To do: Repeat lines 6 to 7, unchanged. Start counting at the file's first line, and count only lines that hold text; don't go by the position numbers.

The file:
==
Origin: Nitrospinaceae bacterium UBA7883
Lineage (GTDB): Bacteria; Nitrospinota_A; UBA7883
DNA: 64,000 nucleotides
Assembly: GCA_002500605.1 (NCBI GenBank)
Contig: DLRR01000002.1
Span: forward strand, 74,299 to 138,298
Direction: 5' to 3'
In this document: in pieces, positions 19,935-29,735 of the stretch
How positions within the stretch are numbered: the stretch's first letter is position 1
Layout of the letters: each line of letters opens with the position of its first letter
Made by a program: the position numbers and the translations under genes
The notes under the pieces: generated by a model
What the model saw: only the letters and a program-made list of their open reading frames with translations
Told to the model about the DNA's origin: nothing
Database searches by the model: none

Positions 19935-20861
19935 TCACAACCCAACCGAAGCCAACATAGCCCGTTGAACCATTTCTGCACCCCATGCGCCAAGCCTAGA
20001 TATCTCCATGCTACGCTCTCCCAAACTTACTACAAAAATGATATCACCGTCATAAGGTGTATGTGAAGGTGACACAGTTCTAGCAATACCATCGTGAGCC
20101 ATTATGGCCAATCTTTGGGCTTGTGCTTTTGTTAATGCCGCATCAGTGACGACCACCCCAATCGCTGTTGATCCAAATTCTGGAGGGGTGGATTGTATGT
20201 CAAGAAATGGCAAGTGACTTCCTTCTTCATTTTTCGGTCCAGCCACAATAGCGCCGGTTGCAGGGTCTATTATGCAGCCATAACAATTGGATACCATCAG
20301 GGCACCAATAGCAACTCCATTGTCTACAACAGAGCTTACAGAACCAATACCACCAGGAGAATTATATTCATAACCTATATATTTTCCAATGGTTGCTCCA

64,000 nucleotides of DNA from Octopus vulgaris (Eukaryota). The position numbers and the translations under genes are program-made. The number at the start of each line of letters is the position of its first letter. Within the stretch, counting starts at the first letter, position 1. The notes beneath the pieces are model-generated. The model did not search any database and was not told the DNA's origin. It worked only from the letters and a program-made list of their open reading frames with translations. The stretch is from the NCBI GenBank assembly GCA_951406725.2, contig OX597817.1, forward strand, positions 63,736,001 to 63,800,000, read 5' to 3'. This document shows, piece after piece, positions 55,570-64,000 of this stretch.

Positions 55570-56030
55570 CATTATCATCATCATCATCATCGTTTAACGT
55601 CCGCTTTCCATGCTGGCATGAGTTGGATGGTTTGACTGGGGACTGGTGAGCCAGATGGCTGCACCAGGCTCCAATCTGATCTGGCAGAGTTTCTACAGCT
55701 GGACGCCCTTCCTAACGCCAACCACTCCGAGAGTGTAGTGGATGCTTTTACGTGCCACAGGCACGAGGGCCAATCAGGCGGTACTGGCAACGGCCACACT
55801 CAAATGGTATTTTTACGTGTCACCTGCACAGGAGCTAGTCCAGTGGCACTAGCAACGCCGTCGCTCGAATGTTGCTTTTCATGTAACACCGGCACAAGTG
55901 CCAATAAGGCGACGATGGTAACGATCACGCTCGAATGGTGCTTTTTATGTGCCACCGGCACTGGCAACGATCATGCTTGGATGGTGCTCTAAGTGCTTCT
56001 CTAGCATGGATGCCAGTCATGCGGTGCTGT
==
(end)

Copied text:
Span: forward strand, 74,299 to 138,298
Direction: 5' to 3'